Send to

Choose Destination
Mol Genet Metab. 2003 Nov;80(3):350-5.

Prognostic value of regional cerebral metabolism in patients undergoing dementia evaluation: comparison to a quantifying parameter of subsequent cognitive performance and to prognostic assessment without PET.

Author information

Department of Molecular and Medical Pharmacology, University of California, Los Angeles, School of Medicine, Los Angeles, CA, USA.


It is difficult to accurately forecast the clinical course of many patients presenting with mild cognitive problems. The utility in prognostic evaluation of various parameters of brain structure and function that can now be noninvasively measured remains to be clearly defined. The present work examined the value of regional cerebral metabolism, assessed with positron emission tomography (PET) and [(18)F]fluoro-2-deoxyglucose, in this context. PET scans of 167 patients (mean Mini-Mental State Examination (MMSE)=24 of 30 possible points) were classified as being positive or negative for evidence of progressive dementia. Results of scans were compared to patients' subsequent clinical course in general and in particular, to their changes in MMSE scores, for up to 10 years following PET. Data were further stratified according to the predictions of referring physicians based upon clinical assessments that had been performed up until the time of PET. Among those patients for whom a progressive dementing course had been predicted by PET criteria (but not those who were predicted by PET criteria to remain stable) a significant decline in general cognitive performance and MMSE scores occurred in the period following PET. Among those patients predicted by clinical criteria to have a progressive dementing illness, 94% of those with positive PET scans did suffer a progressive decline, while only 25% of those with negative scans progressed (relative risk 3.8). Similarly, among those patients who had been predicted by clinical criteria to remain cognitively stable, 74% of those with positive PET scans nevertheless suffered progressive decline, compared with 4% of those with negative PET scans (relative risk 18.4). These data indicate that evaluation of brain metabolism by PET in appropriately selected patients may improve the accuracy of clinical prognostic assessment.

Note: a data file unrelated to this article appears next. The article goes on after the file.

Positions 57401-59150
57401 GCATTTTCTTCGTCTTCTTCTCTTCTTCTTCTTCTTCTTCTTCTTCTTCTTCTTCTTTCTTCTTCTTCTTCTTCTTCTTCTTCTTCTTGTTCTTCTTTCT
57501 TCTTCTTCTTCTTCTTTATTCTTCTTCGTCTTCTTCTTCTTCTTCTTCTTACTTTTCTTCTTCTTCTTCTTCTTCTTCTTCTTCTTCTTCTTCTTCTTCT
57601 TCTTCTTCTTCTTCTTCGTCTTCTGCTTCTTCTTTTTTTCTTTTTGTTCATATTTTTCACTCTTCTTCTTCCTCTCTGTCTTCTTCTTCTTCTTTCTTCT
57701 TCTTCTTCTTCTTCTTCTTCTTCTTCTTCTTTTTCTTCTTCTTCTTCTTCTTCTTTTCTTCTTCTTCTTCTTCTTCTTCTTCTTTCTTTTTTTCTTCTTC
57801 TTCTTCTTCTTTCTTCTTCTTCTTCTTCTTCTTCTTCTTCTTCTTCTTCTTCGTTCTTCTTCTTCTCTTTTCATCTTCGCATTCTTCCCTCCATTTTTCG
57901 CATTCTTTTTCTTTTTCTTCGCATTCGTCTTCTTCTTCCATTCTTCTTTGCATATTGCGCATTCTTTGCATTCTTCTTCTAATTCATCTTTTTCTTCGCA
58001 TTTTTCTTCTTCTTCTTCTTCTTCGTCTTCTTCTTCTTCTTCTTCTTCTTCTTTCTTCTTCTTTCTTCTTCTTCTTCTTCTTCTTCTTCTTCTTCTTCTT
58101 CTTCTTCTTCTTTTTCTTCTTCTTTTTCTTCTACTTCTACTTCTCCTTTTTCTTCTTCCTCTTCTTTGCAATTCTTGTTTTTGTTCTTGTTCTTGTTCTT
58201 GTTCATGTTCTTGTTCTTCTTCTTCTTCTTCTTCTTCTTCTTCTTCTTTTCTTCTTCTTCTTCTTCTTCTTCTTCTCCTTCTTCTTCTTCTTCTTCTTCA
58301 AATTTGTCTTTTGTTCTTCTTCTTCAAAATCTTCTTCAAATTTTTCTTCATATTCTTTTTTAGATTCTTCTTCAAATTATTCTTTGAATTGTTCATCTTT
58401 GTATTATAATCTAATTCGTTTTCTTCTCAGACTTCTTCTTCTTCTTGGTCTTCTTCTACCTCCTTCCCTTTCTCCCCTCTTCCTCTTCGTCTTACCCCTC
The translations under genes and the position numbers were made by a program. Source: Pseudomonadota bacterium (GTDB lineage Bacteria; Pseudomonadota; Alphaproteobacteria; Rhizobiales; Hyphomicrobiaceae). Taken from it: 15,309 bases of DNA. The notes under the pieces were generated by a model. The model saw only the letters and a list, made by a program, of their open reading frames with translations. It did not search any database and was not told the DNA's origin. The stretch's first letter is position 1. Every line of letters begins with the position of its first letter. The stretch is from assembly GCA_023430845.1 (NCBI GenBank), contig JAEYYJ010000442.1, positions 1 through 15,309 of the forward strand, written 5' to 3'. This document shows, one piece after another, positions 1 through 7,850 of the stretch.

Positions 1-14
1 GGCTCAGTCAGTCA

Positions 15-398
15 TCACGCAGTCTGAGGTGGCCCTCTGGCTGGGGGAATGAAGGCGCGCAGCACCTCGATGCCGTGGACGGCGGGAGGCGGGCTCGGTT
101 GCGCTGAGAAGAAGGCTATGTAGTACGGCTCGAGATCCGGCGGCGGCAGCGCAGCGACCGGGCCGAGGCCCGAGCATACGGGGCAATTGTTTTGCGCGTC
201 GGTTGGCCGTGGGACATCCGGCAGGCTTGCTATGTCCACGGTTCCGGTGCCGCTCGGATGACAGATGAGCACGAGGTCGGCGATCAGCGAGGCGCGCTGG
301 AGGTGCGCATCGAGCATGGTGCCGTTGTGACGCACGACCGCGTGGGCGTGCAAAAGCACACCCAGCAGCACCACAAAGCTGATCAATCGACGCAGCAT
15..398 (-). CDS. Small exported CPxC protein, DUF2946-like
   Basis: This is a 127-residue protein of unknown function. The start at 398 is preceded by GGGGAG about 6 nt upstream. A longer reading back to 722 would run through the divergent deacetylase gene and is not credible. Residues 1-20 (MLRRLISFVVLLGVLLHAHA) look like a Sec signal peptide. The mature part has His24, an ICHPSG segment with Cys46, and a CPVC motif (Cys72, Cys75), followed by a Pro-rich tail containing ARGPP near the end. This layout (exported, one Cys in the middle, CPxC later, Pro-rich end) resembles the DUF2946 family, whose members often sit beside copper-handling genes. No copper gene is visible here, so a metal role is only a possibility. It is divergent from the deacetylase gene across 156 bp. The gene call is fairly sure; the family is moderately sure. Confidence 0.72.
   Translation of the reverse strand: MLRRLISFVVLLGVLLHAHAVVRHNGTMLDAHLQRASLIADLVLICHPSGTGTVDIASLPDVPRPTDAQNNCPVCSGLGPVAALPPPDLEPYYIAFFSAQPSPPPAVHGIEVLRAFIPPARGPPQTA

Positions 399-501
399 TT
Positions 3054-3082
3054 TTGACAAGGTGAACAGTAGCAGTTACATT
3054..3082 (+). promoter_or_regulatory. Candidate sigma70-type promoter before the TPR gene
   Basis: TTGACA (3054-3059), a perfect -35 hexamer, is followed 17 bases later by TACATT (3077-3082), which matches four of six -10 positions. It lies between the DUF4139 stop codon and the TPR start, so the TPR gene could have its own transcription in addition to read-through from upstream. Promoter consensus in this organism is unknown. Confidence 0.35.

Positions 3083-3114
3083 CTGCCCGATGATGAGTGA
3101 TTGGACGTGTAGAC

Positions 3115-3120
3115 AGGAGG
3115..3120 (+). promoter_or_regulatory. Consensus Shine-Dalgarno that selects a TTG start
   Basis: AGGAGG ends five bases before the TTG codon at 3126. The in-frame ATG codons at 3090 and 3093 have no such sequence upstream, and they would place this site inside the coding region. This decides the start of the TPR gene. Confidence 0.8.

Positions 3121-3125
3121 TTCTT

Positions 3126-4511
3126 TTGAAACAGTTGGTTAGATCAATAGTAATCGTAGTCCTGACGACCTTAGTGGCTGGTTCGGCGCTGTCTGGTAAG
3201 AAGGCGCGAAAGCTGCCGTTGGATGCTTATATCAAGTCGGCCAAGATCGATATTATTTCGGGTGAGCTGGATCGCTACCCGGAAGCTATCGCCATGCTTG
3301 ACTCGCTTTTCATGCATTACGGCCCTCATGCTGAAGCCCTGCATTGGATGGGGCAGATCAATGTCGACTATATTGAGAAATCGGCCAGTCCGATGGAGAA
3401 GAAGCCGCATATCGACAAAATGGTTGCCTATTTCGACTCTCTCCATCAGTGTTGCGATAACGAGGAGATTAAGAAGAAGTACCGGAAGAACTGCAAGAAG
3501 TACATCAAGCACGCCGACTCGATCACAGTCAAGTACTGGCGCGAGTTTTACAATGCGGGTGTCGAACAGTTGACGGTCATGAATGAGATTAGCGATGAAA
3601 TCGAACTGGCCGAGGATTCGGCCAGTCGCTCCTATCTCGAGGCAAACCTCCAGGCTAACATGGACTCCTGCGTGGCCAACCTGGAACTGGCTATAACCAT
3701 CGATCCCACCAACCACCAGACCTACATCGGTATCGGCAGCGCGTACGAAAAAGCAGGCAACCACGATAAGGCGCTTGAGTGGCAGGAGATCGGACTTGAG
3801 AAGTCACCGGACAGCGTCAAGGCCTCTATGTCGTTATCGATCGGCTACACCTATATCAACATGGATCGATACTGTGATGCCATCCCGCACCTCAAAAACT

[Indexed for MEDLINE]

Supplemental Content

Full text links

Icon for Elsevier Science
Loading ...
Support Center